Category Archives: GEOGRAPHIC
Region: is most commonly found as a term used in terrestrial and astrophysics sciences, notably among the different sub-disciplines of Geography.
|Worldwide Field Development News
Oct 18 – Oct 24, 2014
|This week the SubseaIQ team added 9 new projects and updated 38 projects. You can see all the updates made over any time period via the Project Update History search. The latest offshore field develoment news and activities are listed below for your convenience.|
Chevron Corporation today announced a new oil discovery at the Guadalupe prospect in the deepwater U.S. Gulf of Mexico.
The Keathley Canyon Block 10 Well No. 1 encountered significant oil pay in the Lower Tertiary Wilcox Sands. The well is located approximately 180 miles off the Louisiana coast in 3,992 feet of water and was drilled to a depth of 30,173 feet.
“The discovery further demonstrates Chevron’s exploration capabilities,” said George Kirkland, vice chairman and executive vice president, Upstream, Chevron Corporation. “Guadalupe builds on our already strong position in the deepwater U.S. Gulf of Mexico, a core focus area where we expect significant production growth over the next two years.”
“The Guadalupe discovery adds momentum to our growing business in North America,” said Jay Johnson, senior vice president, Upstream, Chevron Corporation. “Our deepwater exploration and appraisal program continues to unlock important resources in the Gulf of Mexico.”
“The company expects additional Gulf of Mexico production from the Tubular Bells and Jack/St. Malo projects by the end of the year.”
“Chevron subsidiaries are among the top producers and leaseholders in the Gulf of Mexico, averaging net daily production of 143,000 barrels of crude oil, 347 million cubic feet of natural gas, and 15,000 barrels of natural gas liquids during 2013,” said Jeff Shellebarger, president, Chevron North America Exploration and Production Company. “The company expects additional Gulf of Mexico production from the Tubular Bells and Jack/St. Malo projects by the end of the year.”
Chevron subsidiary Chevron U.S.A., Inc. began drilling the Guadalupe well in June 2014. More tests are being conducted on the discovery well and additional appraisal wells will be needed to determine the extent of the resource.
The Guadalupe well was drilled by Transocean’s Discoverer India deepwater drillship (photo).
Chevron U.S.A., Inc., with a 42.5 percent working interest in the prospect, is the operator of the Guadalupe discovery well. Guadalupe co-owners are BP Exploration & Production, Inc. (42.5 percent) and Venari Resources LLC (15 percent).
Ezra Holdings Limited’s Subsea Services division, EMAS AMC, has finalised three contracts with Noble Energy valued collectively at over US$300 million.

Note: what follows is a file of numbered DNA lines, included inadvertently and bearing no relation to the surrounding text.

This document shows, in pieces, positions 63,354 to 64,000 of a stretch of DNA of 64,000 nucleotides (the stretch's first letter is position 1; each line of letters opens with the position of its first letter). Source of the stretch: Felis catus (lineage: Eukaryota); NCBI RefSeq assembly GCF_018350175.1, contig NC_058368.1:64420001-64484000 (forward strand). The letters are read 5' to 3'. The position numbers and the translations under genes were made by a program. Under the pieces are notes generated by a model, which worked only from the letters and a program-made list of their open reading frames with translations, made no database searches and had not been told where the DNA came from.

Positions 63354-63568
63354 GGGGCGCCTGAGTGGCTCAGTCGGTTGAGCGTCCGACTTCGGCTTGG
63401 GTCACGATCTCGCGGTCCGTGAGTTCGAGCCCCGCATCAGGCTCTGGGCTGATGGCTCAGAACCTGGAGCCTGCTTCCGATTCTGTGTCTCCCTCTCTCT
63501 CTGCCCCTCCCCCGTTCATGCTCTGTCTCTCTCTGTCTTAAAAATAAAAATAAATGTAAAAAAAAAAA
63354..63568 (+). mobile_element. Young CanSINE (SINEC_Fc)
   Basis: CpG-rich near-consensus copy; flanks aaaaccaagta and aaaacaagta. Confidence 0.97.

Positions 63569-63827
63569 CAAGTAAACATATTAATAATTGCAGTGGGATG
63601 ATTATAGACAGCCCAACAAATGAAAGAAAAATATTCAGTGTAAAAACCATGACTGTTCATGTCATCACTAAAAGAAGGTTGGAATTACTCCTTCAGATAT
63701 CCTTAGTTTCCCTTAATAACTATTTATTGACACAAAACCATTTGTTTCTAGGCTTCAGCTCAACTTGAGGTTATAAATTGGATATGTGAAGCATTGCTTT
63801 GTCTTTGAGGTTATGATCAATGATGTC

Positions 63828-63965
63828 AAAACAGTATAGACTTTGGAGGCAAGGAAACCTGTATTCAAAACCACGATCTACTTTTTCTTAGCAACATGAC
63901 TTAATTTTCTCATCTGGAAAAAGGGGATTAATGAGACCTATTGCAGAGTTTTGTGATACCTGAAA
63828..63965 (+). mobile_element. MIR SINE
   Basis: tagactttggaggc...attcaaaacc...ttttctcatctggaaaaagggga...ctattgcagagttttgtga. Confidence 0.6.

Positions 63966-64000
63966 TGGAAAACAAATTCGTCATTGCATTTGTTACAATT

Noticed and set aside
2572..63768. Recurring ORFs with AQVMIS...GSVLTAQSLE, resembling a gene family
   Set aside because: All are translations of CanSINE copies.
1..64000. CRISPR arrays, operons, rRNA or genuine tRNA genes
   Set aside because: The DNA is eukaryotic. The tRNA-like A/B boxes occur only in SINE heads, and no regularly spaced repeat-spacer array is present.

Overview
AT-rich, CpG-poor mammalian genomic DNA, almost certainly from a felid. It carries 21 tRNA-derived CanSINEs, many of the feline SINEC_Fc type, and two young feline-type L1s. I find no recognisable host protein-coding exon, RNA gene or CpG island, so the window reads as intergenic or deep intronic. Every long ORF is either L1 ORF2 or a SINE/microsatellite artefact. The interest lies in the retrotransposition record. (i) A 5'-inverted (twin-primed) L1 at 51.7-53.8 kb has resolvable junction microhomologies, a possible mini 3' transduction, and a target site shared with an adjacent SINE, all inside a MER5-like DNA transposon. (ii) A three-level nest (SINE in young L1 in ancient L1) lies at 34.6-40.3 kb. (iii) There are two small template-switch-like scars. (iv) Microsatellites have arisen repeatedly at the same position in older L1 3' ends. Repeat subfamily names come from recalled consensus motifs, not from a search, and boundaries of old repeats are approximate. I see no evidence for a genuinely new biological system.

The scope of work includes engineering, procurement, construction and installation of subsea tie-backs for the Big Bend, Dantzler and Gunflint field developments in the US Gulf of Mexico.
The project management, engineering and procurement are already well underway from EMAS AMC’s Houston office with fabrication of the 16 subsea structures, and stalking and spooling of over 160 miles (258 km) of line pipe, in progress at the recently upgraded EMAS Marine Spool Base facility in Ingleside, Texas.
Offshore execution is scheduled for 2015, utilizing five EMAS AMC offshore construction vessels including the new build, ultra-high tension, deepwater reel lay and heavy lift vessel, the Lewek Constellation.
“Following the successful completion of the Tamar project, I am particularly grateful for the continued trust and confidence that the Noble Energy team has shown in our people and our capabilities. It is a testament of our ability in delivering operational excellence and results,” said Mr Lionel Lee, Ezra’s Group CEO and Managing Director.
“With our flagship vessel Lewek Constellation, we are helming the future of the subsea industry, and with her in operation, we will continue to drive our growth as a premier global subsea tie-back contractor.”
In a dramatic stroke of luck for the Kremlin, this morning there is hardly a person in the world who is happier than Russian president Vladimir Putin because overnight state-run run OAO Rosneft announced it has discovered what may be a treasure trove of black oil, one which could boost Russia’s coffers by hundreds of billions if not more, when a vast pool of crude was discovered in the Kara Sea region of the Arctic Ocean, showing the region has the potential to become one of the world’s most important crude-producing areas, arguably bigger than the Gulf Of Mexico. The announcement was made by Igor Sechin, Rosneft’s chief executive officer, who spent two days sailing on a Russian research ship to the drilling rig where the find was unveiled today.
Well, one person who may have been as happy as Putin is the CEO of Exxon Mobil, since the well was discovered with the help of America’s biggest energy company (and second largest by market cap after AAPL). Then again, maybe not: as Bloomberg explains “the well was drilled before the Oct. 10 deadline Exxon was granted by the U.S. government under sanctions barring American companies from working in Russia’s Arctic offshore. Rosneft and Exxon won’t be able to do more drilling, putting the exploration and development of the area on hold despite the find announced today.”
Which means instead of generating billions in E&P revenue, XOM could end up with, well, nothing. And that would be quite a shock to the US company because the unveiled Arctic field may hold about 1 billion barrels of oil and similar geology nearby means the surrounding area may hold more than the U.S. part of the Gulf or Mexico, he said.